Fellow indie filmmakers continue making micro-budget feature films. Glen Schultz (Red Trail 90) says he did it with $10,000. Mark Duplass (The Puffy Chair) suggests you only need $1,000. 

Those figures notwithstanding, keeping costs low can set you up to turn a profit, and thus attract distribution. You will need some money, and in today’s economy, any budget under a million dollars is considered low. But the lower you go, the more you will depend on the intangibles — like time, good industry relationships, tenacity… and luck!

If you have a strong vision and the drive to make a good film, we want to help you succeed at that. So here are five ways to keep costs as low as you plan for your first feature.

1. Clarify your vision

A strong “why” is essential for any filmmaker, but possibly even more so for creators making magic out of talent, determination, and not much else. If your vision is clear — the spark that lit your imagination on fire — it will guide you when it comes to incorporating feedback.

Ideas will abound, especially as you bring your team together and start planning the shoot. Everyone gets excited and wants to contribute what are potentially really cool suggestions — a crane shot here, an upgraded set piece there. It might be fabulous, and it might be frivolous. 

It’s easy to get caught up in all these suggestions and lose perspective, but if your motives are clear to both you and your collaborators, you will know what to prioritize. It’s not about what you’re saying no to, but what you’re creating space for.

2. Keep the schedule short

We’re talking 12 days, 7 days, even 6 days. Such a lean timeline demands a tight production with a script and a shooting style designed for speed and agility. Limited setups, simple lighting, and single locations do a lot to stretch your shooting days.

The math checks out: the fewer days you need to pay people, the less it will cost. But this is not about cramming 20 days of filming into 10 — that sounds like hell! For help with building a realistic production schedule to fit your budget, revisit our 5 tips for efficient scheduling. 

“On set when staff clashes or crashes, things go missing, abrupt change occurs, or planned setups and scenarios won’t work… everyone looks to the most senior producer for an immediate solution. Simple tricks like padding time are lifesavers, as well as vital/timely communication with HOD’s, cast/crewinformally and formally.”

Anne Grauso (Exit Zero, Pocket)

3. Wear multiple hats

Plenty of indie producers are creating opportunities for themselves as actors, directors, writers, and cinematographers. Depending on the size of your production, you may need to double up on your roles as well.

There are myriad examples of this in our film Rust Creek. For instance, producer Alex Jensen was also our post-production supervisor, graphic artist, and voice actor.

On micro-budget films, the producing team doesn’t get paid (not at first, anyway), and everyone is non-union. They might not even have a designated AD or script supervisor, so some flexibility of roles and responsibilities will be in order.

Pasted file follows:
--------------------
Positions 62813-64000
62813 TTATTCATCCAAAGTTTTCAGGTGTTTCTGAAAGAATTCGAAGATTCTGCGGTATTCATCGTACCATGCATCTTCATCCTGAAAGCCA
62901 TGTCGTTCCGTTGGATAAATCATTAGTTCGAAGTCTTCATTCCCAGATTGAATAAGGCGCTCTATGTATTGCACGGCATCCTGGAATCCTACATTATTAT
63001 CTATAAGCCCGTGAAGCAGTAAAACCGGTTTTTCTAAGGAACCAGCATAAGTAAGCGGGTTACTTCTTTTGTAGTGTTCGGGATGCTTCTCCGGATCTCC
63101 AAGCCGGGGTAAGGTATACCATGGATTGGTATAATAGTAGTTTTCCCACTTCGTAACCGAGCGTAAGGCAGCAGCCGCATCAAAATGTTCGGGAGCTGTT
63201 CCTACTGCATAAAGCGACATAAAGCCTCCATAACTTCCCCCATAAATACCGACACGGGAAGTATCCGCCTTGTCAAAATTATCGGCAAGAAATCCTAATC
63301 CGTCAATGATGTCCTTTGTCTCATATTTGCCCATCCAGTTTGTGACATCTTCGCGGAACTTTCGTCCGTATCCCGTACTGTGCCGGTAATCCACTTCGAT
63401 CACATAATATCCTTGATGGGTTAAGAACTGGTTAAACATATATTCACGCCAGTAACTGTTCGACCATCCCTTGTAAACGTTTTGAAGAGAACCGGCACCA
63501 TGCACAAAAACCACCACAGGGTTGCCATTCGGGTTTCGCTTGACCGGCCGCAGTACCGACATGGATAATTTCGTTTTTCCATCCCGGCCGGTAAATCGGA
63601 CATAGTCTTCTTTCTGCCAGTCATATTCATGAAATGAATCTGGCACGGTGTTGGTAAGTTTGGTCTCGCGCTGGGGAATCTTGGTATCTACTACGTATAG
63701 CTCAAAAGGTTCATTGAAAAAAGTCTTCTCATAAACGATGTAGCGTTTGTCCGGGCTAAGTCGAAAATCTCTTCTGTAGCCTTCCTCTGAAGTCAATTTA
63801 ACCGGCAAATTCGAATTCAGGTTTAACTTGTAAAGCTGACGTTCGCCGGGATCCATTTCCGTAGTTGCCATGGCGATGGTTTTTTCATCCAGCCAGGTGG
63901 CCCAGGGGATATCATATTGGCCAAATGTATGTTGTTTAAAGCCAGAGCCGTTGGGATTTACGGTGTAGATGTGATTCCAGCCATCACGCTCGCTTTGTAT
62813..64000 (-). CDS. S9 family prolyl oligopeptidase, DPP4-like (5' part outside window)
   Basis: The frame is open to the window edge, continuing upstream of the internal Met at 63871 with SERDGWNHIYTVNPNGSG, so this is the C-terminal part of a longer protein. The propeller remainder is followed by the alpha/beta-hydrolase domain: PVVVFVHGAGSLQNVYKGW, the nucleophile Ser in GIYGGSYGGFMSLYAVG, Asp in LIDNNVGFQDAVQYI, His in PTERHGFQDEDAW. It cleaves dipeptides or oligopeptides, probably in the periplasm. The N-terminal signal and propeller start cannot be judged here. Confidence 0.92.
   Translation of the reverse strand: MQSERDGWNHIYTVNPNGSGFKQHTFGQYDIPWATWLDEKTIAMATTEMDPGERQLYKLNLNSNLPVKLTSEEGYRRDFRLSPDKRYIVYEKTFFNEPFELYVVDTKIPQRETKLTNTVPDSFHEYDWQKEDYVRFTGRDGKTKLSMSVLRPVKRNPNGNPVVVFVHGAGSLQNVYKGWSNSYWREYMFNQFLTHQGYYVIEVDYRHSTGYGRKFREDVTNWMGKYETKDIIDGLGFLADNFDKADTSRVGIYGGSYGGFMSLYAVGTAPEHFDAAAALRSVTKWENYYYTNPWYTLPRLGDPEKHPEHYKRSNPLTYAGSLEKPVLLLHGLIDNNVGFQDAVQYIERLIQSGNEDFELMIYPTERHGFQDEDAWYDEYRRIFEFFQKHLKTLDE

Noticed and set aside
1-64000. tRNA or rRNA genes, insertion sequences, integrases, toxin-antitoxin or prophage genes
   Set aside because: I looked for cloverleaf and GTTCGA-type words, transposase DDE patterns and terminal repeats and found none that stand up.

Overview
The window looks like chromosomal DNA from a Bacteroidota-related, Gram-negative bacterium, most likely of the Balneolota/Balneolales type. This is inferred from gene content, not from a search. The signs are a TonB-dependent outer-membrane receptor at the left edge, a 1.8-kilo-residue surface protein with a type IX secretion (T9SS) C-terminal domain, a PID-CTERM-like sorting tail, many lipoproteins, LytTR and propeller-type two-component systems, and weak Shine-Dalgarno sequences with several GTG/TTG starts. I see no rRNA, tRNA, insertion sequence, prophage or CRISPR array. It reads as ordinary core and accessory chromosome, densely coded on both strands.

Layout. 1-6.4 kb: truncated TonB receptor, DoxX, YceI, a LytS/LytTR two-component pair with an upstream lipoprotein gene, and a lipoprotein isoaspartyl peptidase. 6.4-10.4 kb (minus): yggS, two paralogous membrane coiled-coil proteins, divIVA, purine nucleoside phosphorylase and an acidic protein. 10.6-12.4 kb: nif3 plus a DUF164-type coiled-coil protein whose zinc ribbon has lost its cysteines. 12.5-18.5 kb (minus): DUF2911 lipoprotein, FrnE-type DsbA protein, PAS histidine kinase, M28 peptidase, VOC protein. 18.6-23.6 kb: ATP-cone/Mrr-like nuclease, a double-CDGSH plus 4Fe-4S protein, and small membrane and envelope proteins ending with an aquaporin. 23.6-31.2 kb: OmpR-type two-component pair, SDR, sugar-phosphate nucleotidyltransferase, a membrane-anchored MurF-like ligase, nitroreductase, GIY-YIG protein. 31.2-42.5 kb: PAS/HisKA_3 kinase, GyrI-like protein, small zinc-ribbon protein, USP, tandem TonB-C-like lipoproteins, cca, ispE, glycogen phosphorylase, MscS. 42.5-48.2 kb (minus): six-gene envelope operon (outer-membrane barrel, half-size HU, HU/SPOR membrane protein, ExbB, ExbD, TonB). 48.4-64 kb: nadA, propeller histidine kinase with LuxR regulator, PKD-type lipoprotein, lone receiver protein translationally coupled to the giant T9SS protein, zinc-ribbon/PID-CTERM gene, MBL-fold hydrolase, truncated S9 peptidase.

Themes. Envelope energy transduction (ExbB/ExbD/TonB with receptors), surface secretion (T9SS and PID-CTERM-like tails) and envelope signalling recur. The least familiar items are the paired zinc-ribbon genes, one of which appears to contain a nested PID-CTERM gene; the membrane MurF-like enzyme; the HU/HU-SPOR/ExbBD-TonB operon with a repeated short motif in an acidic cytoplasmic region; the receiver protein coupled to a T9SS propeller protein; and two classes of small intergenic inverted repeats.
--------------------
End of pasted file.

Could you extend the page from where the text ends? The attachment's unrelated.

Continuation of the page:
That said, all positions on a film set are important, and there is a reason they exist. Wearing too many hats, or cutting roles altogether, can easily backfire. Keep that in mind during the planning process, and find ways to compensate.

4. Give the kid a chance

The crew that will work for cheap is often inexperienced. We say often, but not always — it’s surprising what one can find fresh out of film school or cruising through CraigsList. You do have a lot going for you: after all, you are offering young filmmakers the opportunity to work on a feature, take on more responsibility, and collaborate with other up-and-coming talents in the industry.

When it comes to department heads, be more cautious. After all, these are the people who will help carry your vision and lead the crew. Leverage their interest in your project or their desire to switch disciplines — say from reality TV to narrative film. But for the majority of your crew, hands-on experience might come second to willingness to work.

My last three movies were shot in 12 days, so I shoot with two cameras. What I love is my B camera people often are really talented cinematographers who haven’t had an opportunity yet. So you send them off on assignment, and you see the footage later, and you’re like, ‘Oh my god, they’re genius. They’re genius.’”

Tamar Halpern (Killer Vacation, My Husband’s Secret Wife)

5. Plan, plan, plan

Whenever possible, use your own time and elbow grease to make the best use of everyone else’s. Planning is free, and it can help you anticipate decisions that might otherwise be made on set, either with a storyboard or a location scout to check outlets, accessibility, and composition. All the stuff you might not think to check, if it falls outside your area of expertise.

Rehearsing your actors can also be a huge help to a short production schedule. For Plus One, the entire production day was planned around the long takes that had to be choreographed and rehearsed with the cast and camera.

“We would move around the shooting schedule for the day, so that it would be very rehearsal-heavy up front. The last two to two-and-a-half hours of the day were going to be the time when we needed to get everything on camera. But a lot of it was setting up and logistical coordination.”

Andrew Rhymer (Plus One)

This list is not exhaustive, and we plan to add to it soon. Meanwhile, you may draw inspiration from these 25 breakout indie filmmakers highlighted in Filmmaker Magazine. And tell us your own tips for budget-friendly features!